Ј15m fund to provide advanced radiotherapy to 8,000 patients

In collaboration with the Press Association

A new £15 million fund could provide nearly 8,000 more cancer patients with access to an advanced radiotherapy technique that results in fewer side effects.

The Cancer Radiotherapy Innovation Fund, unveiled by Prime Minister David Cameron and Health Secretary Jeremy Hunt, will cover the remainder of 2012-13.

The investment will be used to roll out the use of Intensity Modulated Radiotherapy (IMRT) across the NHS, so that more cancer patients can benefit from the technique.

IMRT works by targeting a tumour with more precise doses of radiation, while minimising the damage done to surrounding healthy tissue.

The therapy will particularly aid patients with head and neck cancers - lowering the possibility of side effects like damaged salivary glands, which can interfere with the enjoyment and digestion of food.

New figures show that at present a majority of the 50 radiotherapy treatment centres across England are not offering IMRT to all patients who would benefit from the technique.

The new fund will be managed by the National Radiotherapy Implementation Group, working closely with Cancer Research UK.

"We're delighted with today's announcement that the Government has found the money to speed up the roll out of more targeted radiotherapy techniques," Dr Harpal Kumar, Cancer Research UK's chief executive, said. "Today's announcement is a great step forward and excellent news for cancer patients."

Dr Kumar said the additional investment would help the UK become a "world-leader" in cancer treatment, adding that the advanced radiotherapy techniques offered patients a higher chance of survival.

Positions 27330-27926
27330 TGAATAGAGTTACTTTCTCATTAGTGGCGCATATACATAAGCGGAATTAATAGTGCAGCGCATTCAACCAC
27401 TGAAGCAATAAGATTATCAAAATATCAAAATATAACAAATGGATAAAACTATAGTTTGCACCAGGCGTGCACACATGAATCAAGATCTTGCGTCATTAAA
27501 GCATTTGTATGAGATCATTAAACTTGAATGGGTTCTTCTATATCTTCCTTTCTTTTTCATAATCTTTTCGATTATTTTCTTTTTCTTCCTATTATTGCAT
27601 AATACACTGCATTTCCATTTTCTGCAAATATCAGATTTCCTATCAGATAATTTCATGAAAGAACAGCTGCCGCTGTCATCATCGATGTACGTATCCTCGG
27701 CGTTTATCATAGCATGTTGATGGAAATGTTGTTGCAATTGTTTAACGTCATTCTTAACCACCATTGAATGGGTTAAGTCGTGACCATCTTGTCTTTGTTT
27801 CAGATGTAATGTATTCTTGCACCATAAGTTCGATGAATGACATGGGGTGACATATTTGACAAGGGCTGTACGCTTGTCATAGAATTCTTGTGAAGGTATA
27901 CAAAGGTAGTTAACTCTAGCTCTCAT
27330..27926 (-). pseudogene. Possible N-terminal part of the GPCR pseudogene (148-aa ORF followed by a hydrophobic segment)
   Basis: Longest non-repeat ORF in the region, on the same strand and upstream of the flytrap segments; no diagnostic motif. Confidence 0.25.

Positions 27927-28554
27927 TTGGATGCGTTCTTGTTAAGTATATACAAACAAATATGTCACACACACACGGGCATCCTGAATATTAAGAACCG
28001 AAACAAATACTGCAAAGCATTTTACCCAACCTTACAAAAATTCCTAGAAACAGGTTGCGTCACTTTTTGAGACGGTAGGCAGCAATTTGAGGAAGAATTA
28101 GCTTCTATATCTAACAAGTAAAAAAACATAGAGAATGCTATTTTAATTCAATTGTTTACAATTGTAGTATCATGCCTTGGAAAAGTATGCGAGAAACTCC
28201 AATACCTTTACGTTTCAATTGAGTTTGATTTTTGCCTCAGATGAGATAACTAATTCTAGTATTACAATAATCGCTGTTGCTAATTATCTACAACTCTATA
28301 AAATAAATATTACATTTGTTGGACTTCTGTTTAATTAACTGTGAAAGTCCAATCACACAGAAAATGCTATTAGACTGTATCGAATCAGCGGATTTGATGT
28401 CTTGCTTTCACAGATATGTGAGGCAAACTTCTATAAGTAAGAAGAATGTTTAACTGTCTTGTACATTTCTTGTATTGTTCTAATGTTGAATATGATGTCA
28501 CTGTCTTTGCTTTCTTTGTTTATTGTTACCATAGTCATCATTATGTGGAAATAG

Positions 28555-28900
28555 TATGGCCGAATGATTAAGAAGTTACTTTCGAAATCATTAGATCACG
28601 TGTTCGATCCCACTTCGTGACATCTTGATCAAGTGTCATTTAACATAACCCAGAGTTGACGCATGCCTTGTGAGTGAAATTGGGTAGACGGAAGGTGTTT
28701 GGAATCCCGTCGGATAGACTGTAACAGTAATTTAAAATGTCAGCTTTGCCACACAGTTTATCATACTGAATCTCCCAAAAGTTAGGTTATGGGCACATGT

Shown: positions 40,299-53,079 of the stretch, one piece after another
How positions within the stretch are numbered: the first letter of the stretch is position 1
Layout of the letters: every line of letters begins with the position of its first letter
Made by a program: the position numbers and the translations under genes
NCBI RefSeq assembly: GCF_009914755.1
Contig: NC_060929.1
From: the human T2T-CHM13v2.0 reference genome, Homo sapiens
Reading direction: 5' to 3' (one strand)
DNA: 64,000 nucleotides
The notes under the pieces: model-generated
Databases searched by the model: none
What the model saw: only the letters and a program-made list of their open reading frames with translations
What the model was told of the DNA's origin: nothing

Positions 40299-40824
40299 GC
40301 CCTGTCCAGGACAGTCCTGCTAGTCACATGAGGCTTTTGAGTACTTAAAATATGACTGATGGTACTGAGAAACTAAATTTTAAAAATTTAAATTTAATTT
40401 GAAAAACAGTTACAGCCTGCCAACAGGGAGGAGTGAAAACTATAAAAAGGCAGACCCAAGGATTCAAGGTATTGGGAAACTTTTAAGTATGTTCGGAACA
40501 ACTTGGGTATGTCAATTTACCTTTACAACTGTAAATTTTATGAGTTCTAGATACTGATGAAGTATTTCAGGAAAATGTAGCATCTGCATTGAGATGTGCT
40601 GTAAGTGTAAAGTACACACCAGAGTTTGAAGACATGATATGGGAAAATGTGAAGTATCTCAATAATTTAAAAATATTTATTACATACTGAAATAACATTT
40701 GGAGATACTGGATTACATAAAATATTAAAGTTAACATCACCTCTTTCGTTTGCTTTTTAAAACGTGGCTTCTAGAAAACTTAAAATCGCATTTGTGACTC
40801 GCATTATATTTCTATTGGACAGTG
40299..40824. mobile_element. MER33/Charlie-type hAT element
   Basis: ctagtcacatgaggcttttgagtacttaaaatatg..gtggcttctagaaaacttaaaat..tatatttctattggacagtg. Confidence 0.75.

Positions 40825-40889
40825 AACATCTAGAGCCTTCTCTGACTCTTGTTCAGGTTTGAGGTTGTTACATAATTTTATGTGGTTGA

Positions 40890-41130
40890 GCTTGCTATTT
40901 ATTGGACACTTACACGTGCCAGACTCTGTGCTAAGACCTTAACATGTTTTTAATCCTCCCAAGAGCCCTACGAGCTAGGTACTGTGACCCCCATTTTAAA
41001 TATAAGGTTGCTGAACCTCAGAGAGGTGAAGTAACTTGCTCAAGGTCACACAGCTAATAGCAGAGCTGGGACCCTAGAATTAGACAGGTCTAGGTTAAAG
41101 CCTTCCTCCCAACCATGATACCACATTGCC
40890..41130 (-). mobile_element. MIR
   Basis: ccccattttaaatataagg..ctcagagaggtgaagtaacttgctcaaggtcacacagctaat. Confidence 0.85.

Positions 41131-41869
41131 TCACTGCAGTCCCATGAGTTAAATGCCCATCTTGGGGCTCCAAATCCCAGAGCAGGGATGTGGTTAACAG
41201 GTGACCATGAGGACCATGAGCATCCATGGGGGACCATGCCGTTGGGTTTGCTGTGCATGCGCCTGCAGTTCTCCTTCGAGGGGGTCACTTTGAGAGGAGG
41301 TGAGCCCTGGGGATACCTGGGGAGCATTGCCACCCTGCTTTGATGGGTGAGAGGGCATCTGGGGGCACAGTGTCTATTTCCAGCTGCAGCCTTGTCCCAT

He said it was "unacceptable" that patients in some regions were currently denied access to these types of therapy, and pointed to the fact that radiotherapy cures more cancers than drugs.

Radiotherapy specialists will work alongside Cancer Research UK and professional bodies to help radiotherapy centres roll out advanced radiotherapy. The experts will provide support and training, as well as guidance on applying for funding intended to make sure that patients nationwide have access to safe radiotherapy.

The Cancer Radiotherapy Innovation Fund follows in the footsteps of the Cancer Drugs Fund, which has so far assisted more than 21,000 patients.

From April 2013, advanced radiotherapy techniques will be available to all patients where clinically appropriate, safe and cost-effective.

The new NHS Commissioning Board system means that cancer treatments will be planned and paid for on a national basis, helping patients avoid the old-fashioned 'postcode lottery', which led to some patients missing out because of where they happened to live.

The change means that in theory, all patients with brain tumours who need stereotactic radiosurgery, for example, will have precisely the same access to this treatment.

Health Secretary Jeremy Hunt said: "Radiotherapy is one of the most clinically and cost-effective treatments for cancer and this funding will bring our additional investment in radiotherapy over the Spending Review period to £165 million."

Copyright Press Association 2012